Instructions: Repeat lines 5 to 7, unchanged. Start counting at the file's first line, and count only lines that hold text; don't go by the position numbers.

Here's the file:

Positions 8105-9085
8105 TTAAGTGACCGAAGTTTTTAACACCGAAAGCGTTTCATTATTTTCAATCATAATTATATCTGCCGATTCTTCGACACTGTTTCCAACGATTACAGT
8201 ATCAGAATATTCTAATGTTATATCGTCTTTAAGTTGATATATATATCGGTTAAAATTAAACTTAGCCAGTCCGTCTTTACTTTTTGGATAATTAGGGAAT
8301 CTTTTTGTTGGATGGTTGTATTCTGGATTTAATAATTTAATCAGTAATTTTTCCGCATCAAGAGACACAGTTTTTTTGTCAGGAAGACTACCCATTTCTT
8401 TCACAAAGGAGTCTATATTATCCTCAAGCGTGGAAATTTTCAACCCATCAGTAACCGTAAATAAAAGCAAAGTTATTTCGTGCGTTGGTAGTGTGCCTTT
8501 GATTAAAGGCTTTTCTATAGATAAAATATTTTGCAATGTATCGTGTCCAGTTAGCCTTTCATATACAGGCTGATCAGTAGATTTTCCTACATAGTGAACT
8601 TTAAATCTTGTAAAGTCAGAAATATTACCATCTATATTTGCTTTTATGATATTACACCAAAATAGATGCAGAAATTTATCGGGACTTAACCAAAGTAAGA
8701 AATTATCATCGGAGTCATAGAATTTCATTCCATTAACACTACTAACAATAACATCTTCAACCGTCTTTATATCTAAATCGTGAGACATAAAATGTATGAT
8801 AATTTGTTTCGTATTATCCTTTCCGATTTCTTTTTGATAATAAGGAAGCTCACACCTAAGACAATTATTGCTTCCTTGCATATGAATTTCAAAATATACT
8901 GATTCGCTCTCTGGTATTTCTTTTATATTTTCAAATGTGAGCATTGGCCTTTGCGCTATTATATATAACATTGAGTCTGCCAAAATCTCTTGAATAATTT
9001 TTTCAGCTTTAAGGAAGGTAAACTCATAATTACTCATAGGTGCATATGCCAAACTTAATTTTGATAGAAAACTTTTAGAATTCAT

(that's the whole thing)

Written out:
8401 TCACAAAGGAGTCTATATTATCCTCAAGCGTGGAAATTTTCAACCCATCAGTAACCGTAAATAAAAGCAAAGTTATTTCGTGCGTTGGTAGTGTGCCTTT
8501 GATTAAAGGCTTTTCTATAGATAAAATATTTTGCAATGTATCGTGTCCAGTTAGCCTTTCATATACAGGCTGATCAGTAGATTTTCCTACATAGTGAACT
8601 TTAAATCTTGTAAAGTCAGAAATATTACCATCTATATTTGCTTTTATGATATTACACCAAAATAGATGCAGAAATTTATCGGGACTTAACCAAAGTAAGA